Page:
Robert A. Emmons, Ph.D., a scientific expert on gratitude says, “A decade’s worth of research has shown me that when life is going well, gratitude allows us to celebrate and magnify the goodness.”
But what about when life goes badly? Dr. Emmons’s response is that a grateful attitude is essential. He states, “In fact, it is precisely under crisis conditions when we have the most to gain by a grateful perspective on life. Gratitude helps us cope with hard times.”
Gratitude has the power to energize and to heal. According to a 2012 study on the topic, grateful people experience fewer aches and pains and report feeling healthier than other people. It improves psychological health by reducing such toxic emotions as envy, resentment, frustration and regret.
There are plenty of ways your family can cultivate gratitude now. To encourage it in your kids model it. Parents have an enormous impact on kids who are observing what they do. Tell your kids what you’re thankful for while you stay-at-home. Is it that no commute means you can sleep in later, you don’t have to dress up for work, and you can take breaks during the day to spend time with them?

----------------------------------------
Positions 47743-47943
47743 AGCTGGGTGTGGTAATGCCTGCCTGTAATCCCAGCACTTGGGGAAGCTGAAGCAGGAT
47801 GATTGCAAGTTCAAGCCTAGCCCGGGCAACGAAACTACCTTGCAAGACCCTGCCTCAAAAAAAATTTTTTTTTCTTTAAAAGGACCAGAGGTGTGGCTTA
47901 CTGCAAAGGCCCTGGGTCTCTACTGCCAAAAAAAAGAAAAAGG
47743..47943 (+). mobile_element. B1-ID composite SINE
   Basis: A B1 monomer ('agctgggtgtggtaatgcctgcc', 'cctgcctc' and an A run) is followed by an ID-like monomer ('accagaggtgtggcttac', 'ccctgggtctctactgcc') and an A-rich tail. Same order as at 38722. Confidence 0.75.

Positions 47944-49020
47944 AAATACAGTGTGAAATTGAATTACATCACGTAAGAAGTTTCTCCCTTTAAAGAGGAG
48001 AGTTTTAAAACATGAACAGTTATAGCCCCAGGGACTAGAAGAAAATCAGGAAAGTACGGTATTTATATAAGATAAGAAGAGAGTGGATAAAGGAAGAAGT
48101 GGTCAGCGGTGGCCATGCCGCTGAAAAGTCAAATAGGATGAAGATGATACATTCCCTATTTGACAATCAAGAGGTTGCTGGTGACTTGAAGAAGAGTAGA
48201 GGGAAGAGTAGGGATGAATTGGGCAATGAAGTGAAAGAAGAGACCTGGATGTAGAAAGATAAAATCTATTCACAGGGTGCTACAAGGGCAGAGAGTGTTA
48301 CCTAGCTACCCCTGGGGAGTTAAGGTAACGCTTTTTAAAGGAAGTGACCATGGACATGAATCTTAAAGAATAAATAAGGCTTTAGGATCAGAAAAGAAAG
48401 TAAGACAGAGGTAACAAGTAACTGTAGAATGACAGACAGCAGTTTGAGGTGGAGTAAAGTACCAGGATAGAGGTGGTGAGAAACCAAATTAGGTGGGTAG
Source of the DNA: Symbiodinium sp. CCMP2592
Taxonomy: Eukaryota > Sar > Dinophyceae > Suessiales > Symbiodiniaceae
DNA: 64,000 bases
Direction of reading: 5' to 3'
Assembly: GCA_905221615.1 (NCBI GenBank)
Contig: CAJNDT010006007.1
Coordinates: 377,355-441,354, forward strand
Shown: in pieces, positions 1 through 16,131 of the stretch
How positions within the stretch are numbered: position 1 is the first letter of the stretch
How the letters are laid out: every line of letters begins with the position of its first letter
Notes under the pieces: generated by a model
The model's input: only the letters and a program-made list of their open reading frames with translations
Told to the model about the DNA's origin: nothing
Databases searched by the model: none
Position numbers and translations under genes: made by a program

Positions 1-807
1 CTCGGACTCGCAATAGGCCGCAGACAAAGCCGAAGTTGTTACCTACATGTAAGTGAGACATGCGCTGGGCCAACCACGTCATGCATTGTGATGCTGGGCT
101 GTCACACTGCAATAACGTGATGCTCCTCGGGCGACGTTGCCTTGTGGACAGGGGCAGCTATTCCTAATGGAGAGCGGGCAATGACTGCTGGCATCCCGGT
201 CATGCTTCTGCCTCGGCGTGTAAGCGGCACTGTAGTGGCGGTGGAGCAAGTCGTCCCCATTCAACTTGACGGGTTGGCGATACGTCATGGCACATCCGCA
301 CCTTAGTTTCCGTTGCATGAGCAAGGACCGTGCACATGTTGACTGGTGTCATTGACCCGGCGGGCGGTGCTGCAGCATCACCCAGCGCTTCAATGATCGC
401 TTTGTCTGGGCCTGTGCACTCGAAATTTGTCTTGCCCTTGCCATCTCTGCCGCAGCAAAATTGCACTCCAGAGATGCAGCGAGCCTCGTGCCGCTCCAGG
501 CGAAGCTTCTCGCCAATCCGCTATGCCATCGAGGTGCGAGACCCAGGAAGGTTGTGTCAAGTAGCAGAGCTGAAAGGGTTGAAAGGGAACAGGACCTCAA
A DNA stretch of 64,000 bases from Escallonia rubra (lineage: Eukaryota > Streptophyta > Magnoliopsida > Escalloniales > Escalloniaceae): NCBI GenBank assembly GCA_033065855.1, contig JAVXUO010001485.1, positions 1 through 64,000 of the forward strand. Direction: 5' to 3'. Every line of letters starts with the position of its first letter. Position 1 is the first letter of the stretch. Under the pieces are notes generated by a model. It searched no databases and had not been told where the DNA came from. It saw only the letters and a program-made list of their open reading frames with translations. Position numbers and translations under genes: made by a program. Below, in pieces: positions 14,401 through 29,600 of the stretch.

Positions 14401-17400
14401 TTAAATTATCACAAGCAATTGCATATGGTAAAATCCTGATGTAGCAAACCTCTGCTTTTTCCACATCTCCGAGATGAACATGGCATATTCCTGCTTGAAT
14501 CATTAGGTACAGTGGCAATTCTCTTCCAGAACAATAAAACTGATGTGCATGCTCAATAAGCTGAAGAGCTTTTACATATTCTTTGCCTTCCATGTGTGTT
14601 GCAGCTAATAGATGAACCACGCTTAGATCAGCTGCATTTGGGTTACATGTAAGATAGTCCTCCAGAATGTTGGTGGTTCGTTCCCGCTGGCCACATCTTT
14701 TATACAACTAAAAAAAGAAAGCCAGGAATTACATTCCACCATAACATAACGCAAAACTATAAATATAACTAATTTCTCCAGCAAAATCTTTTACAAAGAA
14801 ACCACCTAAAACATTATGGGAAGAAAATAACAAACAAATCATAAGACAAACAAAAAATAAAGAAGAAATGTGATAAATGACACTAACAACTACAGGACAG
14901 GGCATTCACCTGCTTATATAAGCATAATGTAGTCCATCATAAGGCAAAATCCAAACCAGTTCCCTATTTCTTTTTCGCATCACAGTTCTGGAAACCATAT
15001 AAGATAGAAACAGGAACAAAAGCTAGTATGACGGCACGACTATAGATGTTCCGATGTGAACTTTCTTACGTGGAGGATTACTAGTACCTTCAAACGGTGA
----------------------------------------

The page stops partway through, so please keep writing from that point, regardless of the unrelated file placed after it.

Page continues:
- Include a moment of gratitude in your nightly Check Out before going to bed. Check Out encourages each family member to first answer the question, what’s one take away from today, and then find something to be grateful for before checking out for the night.
- Prompt your kid’s response with questions like these:
- Who are you grateful for today?
- What moment today are you thankful happened?
- Why do you feel grateful today?
- Encourage your kid to express gratitude to at least one person with a phone call or note. They can write a letter or draw a picture for the mail carrier, supermarket checker, or a local health care worker to thank them for all they’re doing right now. Or they can bake cookies and leave them out for the trash collectors and other essential workers.
- Make a gratitude tree with a branch from outside and add thanks leaves daily.
- Ask your kid to post three things they’re grateful for to social media or Pinterest. Their gratitude will be an encouragement for others and now they’ve started a circle of thanks.
Find more information on gratitude at Character Lab.